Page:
06 December 2006

What's happened to Adobe?

Adobe is a company I used to admire. I first came across them in the mid-80's when I worked at the investment bank/venture capital company that brought them public (to much fanfare). I was an early user of postscript in the first Apple laser printers which I thought was marvellous (too often I was encouraged to buy technology from one of our "investments", but this one I jumped at myself).

I've never been a user of Acrobat (though I use pdf documents all the time, and think they're great), and I've only touched Photoshop on the odd occasion.

But in the last week, I've witnessed a number of things which make me think that Adobe is no longer a company I admire and has adopted some of the dubious tactics of one or two other software companies I loathe (I'm sure I don't need to mention that one is based in Redmond, but I will).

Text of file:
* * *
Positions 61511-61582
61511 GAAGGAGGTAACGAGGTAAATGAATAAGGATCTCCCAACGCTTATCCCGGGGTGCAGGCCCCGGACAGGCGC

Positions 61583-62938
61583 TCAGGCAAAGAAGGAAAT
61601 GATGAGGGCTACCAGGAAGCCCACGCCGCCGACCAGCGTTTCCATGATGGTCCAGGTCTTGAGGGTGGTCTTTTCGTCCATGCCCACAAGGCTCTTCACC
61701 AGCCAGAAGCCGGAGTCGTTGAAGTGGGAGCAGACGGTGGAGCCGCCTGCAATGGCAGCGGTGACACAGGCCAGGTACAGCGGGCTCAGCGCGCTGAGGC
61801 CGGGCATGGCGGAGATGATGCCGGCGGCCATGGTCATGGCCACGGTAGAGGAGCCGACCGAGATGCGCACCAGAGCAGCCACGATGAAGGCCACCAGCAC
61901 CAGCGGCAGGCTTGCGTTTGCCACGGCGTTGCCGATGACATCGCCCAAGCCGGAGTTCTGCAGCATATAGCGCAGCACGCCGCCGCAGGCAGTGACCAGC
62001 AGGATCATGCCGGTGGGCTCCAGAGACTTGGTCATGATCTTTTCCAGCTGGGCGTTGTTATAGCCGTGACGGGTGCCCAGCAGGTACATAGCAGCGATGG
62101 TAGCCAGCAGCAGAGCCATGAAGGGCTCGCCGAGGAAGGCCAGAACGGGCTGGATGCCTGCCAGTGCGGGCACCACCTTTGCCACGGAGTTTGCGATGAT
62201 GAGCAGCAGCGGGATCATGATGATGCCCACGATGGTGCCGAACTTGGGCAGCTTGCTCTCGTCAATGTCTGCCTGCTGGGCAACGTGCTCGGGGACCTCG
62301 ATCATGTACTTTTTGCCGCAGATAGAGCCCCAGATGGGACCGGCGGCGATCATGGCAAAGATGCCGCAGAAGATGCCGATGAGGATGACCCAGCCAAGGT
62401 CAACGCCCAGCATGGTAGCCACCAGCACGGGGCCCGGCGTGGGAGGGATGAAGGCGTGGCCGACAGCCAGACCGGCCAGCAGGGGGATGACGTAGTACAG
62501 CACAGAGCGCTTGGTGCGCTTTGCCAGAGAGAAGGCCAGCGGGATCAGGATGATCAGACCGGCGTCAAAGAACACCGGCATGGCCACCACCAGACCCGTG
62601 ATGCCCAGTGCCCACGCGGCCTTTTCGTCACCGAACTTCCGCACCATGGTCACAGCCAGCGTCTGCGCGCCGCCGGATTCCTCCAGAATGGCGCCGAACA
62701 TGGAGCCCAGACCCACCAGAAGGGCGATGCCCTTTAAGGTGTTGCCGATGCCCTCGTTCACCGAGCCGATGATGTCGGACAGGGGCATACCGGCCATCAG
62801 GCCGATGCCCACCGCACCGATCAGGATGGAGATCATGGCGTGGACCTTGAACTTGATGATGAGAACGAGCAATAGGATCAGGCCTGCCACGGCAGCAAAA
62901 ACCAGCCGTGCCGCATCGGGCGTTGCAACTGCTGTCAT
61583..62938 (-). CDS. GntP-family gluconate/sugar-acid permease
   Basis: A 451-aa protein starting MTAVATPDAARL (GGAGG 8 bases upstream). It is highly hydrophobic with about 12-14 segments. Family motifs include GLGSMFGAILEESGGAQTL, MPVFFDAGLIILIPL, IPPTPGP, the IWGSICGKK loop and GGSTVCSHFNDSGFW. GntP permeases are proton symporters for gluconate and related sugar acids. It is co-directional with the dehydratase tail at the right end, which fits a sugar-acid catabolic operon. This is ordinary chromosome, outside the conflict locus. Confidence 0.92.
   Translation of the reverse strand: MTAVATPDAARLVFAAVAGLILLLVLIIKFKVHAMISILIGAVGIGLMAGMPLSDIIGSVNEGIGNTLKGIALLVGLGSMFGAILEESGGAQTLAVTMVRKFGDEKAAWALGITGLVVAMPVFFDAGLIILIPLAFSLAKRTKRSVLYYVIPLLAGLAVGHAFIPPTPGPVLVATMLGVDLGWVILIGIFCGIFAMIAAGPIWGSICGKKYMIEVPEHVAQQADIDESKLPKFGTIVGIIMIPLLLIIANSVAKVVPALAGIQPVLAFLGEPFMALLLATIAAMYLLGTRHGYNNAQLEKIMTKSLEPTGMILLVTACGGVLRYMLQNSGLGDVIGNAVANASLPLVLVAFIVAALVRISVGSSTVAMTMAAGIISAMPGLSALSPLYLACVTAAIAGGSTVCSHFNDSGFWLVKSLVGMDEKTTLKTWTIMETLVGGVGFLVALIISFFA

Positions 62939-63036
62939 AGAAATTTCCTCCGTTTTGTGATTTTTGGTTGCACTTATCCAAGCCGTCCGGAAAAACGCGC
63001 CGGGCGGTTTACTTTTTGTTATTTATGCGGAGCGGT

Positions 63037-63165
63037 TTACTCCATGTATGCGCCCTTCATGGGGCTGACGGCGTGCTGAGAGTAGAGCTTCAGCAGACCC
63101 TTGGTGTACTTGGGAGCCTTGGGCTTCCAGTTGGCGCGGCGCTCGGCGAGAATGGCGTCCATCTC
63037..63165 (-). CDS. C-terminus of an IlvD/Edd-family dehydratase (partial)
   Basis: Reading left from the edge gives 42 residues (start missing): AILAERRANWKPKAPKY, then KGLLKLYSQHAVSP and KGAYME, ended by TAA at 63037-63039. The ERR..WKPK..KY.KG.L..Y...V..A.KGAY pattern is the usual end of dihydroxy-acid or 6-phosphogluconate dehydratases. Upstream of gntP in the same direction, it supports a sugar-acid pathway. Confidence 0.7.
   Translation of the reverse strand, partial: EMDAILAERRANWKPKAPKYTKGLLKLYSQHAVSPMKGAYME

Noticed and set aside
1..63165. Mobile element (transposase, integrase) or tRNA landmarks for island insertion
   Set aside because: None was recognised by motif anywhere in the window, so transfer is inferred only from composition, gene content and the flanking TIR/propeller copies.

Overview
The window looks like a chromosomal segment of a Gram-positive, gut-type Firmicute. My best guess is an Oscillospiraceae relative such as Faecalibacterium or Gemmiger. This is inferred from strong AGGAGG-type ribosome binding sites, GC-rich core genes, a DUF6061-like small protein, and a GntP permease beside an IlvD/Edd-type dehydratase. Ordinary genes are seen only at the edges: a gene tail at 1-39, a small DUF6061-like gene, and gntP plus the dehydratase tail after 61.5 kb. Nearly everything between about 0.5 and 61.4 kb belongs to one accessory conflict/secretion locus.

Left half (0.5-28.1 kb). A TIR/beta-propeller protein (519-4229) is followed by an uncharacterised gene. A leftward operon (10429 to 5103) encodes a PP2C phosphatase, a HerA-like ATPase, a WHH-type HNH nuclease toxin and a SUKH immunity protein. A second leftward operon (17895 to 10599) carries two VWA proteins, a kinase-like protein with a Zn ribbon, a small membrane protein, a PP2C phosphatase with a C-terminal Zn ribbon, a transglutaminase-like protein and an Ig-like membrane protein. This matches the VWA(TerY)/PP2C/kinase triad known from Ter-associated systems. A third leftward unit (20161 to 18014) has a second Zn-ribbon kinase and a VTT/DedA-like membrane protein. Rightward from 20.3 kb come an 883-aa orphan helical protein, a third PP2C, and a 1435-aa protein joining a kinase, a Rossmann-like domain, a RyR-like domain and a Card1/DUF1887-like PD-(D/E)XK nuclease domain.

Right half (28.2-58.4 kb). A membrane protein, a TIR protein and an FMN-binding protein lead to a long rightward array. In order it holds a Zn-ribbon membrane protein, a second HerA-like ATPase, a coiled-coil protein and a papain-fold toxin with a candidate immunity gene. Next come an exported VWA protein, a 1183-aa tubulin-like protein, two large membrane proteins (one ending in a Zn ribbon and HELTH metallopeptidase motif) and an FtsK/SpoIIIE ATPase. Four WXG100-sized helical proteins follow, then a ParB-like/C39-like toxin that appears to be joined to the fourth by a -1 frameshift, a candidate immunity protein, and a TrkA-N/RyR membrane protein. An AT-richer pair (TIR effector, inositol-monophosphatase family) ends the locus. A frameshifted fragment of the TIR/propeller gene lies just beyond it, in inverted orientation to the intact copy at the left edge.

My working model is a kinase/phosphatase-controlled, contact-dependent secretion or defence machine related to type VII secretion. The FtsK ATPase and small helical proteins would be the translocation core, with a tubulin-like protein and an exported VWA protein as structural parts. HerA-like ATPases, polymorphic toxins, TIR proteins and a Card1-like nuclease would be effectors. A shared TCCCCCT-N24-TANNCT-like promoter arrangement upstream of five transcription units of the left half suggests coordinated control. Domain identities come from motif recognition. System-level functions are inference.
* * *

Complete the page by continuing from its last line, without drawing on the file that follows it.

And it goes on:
First off, I had to install Photoshop on 2 machines. My partner had bought the upgrade package for her Photoshop a year ago, and encountered problems installing it due to licensing issues (though she was the original and only owner of the old version she had). It sat on our to-do list for a while, and then the theft of the machine put an end to that!

So, we had to get a new Photoshop license. That was as much as £199 or so for an academic license - and you had to provide serious proof for qualification as an academic - certainly far more than for Microsoft Office for example (available to education users for under £100). This package is not a universal application, and will be obsoleted in just a few months by CS3. Installing it was quite painful with many different applications getting installed, (in applications you get Adobe Bridge, Adobe Help Center, and a CS2 folder which has at least 2 applications; Adobe Reader has its own folder; in Utilities Adobe Reader Manager, Adobe Updater and an Adobe Utilities folder. I have no idea what some of these do (eg Adobe Bridge?). The installer also created two processes to be run at login - one which checks for new updates on login for all Adobe products installed. Removing the application from a Mac would be quite difficult methinks.